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BMI Calculator

BMI Calculator


 

Hey everyone! Do you think you are taking good care of your health? This is very important. There is no talk of trying to exercise or eating fruit and vegetables to force you to do something. This is because it has a big impact on our lives. It is not only about physical health but also emotional health. Movement and proper nutrition impact how we feel and whether our brain produces the right amount of happiness hormones. If you want to check if your BMI and habits are as they should be, we invite you to take our quiz.

What exactly is BMI? This is otherwise the body mass index. It is the Quetelet II index, i.e. the coefficient obtained by dividing the body weight given in kilograms by the square of the height given in meters. The classification, value range, and BMI index have been developed exclusively for adults and cannot be used in children. To assess the proper development of a child, percentile grids are used, which should be adapted to a given population.

Measurement of the body mass index is important in assessing the risk of diseases related to overweight and obesity, e.g. diabetes, ischemic heart disease, and atherosclerosis. It is assumed that a higher BMI value is associated with an increased risk to health and life.

The anthropometric body mass index was developed in 1832 by the Belgian mathematician Adolf Quetelet. During many years of work, Adolphe Quatelet has conducted research aimed at unifying the causes of death in individual countries. He also conducted several medical-related research aimed at determining the shape of the average person at the time. Hundreds of volunteers took part in Quatelet’s research. The scientist noticed a certain dependence related to human body weight and height. It turned out that human weight grows in proportion to the square of human height. And this is how the Quatelet coefficient was created, which is now widely used as a BMI index. In 1972, the American physiologist Ancel Keys renamed the Quetelet coefficient into the body mass index, which is now known.

BMI is a standard body mass index used for the comparative assessment of social groups and populations as it correlates well with body fat content and is rather independent of height.

The downside of BMI classification is that it does not take into account the type of body build, e.g. the share of human body fat at BMI 27 may be from 10 to 31% of its mass. High body weight does not have to result from the body fat content, but also from muscle mass, extracellular water content due to edema, and bone mass. These differences can be seen in up to 1/3 of adult women. In bodybuilders, the BMI index may indicate extreme obesity with little actual body fat. This problem was solved by directly measuring the thickness of the dermal fat fold, most often with a folding meter. Of the four most frequently chosen sites, the best available is the cutaneous fat fold above the triceps muscle of the arm, which also allows the most accurate measurement. The distribution of adipose tissue in the body does not have to be even, therefore the ratio of the waist circumference to the hip circumference is also taken into account. The bioimpedance analysis method of estimating body fat content is also popular. On the other hand, for example, the BMI of completely healthy, slim, and tall athletes may indicate extreme underweight (eg Yohann Diniz’s BMI with a height of 185 cm and a weight of 59 kg will be 17.24).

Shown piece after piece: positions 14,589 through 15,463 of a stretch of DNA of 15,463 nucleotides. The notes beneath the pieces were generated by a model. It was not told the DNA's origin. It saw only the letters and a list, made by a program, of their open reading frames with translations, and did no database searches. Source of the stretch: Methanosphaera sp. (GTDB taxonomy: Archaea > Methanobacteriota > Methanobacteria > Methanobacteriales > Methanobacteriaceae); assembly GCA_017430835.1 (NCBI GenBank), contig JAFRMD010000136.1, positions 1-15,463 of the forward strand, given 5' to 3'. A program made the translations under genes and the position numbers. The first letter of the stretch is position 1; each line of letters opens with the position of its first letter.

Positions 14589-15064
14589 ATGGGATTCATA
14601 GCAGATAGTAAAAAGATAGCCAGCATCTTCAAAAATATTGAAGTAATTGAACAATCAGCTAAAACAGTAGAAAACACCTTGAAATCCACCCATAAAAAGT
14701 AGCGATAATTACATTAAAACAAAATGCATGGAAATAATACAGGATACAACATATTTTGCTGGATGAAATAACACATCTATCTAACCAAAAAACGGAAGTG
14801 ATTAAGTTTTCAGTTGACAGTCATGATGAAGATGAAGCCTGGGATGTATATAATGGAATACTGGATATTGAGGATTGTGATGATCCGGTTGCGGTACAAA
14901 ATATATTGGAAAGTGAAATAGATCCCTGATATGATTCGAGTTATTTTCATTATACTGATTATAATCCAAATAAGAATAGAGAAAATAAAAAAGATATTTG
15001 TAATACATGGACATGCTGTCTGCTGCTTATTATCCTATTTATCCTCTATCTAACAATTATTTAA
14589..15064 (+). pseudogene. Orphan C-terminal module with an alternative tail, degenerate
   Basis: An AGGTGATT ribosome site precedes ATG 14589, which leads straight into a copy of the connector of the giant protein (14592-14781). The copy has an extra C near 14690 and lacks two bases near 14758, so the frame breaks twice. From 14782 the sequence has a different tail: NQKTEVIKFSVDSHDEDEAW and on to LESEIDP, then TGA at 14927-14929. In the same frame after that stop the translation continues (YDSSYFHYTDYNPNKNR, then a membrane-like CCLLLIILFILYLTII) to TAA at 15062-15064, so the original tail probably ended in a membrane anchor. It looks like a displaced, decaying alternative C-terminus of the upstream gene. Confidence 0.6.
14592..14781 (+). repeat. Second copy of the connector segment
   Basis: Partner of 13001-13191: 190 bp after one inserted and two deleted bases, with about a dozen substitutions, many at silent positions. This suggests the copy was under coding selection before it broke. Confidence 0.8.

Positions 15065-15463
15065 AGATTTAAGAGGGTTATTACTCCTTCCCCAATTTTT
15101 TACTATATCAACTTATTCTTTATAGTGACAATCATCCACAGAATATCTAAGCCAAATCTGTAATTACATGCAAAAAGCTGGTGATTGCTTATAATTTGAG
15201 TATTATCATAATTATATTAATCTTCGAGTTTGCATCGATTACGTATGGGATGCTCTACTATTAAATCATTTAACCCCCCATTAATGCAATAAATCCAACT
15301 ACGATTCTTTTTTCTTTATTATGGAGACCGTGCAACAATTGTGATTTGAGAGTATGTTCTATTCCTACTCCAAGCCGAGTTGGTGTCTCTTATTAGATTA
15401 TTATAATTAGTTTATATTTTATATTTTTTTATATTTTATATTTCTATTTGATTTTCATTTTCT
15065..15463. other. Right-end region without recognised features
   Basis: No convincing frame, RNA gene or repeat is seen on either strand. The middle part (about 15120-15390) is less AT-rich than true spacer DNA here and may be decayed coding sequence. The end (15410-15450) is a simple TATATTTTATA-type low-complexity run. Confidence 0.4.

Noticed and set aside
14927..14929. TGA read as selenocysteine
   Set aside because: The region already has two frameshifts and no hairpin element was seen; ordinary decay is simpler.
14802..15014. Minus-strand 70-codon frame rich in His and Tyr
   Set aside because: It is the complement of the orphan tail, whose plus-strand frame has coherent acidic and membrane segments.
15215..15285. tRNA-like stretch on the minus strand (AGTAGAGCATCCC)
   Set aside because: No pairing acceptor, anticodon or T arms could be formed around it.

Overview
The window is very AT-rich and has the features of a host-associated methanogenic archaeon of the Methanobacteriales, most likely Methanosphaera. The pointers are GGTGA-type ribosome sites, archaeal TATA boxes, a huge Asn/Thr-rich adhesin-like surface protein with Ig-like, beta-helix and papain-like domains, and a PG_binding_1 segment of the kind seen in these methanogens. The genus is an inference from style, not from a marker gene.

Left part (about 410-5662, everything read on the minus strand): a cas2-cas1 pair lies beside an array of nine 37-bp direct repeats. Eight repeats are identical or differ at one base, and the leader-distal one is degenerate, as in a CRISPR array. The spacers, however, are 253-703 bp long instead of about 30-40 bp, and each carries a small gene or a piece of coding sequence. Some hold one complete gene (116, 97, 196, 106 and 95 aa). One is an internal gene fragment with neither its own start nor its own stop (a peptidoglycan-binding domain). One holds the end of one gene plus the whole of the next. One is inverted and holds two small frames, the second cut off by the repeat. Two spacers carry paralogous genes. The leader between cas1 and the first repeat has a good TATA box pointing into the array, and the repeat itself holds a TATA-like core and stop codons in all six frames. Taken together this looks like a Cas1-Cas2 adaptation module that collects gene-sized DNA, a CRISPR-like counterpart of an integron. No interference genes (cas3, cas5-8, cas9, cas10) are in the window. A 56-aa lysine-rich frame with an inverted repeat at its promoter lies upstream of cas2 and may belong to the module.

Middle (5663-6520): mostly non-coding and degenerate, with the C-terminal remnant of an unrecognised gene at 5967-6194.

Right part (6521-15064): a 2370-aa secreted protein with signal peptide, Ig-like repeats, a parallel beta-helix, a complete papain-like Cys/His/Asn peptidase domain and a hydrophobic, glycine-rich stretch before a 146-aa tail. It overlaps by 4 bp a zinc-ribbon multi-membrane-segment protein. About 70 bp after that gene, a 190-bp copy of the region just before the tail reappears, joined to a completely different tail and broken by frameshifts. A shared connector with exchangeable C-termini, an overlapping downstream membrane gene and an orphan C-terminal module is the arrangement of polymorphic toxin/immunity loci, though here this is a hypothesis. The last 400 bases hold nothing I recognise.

The relationship between the size of the indicator and disease risk differs between populations with different body proportions. Thus, among Asians, the risk of diabetes is significantly higher at lower BMI values. The body fat content is also higher in women than in men of normal body weight. In women, adipose tissue is responsible for fertility and sexual maturation. In both sexes, the presence of adipose tissue is important because, inter alia, it protects internal organs against injuries, has a thermal insulation function, and allows you to survive longer disease states, the so-called obesity paradox.

In clinical practice, BMI is not used to determine the correct bodyweight in children. For children up to 19 years of age, there are percentile tables that should be adapted to the given population and appropriate interpretation of data on weight and height – mainly the difference in the so-called growth and weight percentile channels for a given child.

Do you have a proper relationship with food? Are you satisfied with your appearance? Does your weight make you have problems with your health or daily activities? These are the questions that you will surely be able to think about while taking this quiz. There are twenty questions that will help you assess whether your BMI is correct and healthy for you. If you are ready, click start and find out if you should make any changes.

How many questions are there?

There are 20 questions.

What are the results?

You can check if your BMI indicates that you’re underweight, overweight, obese, or healthy.

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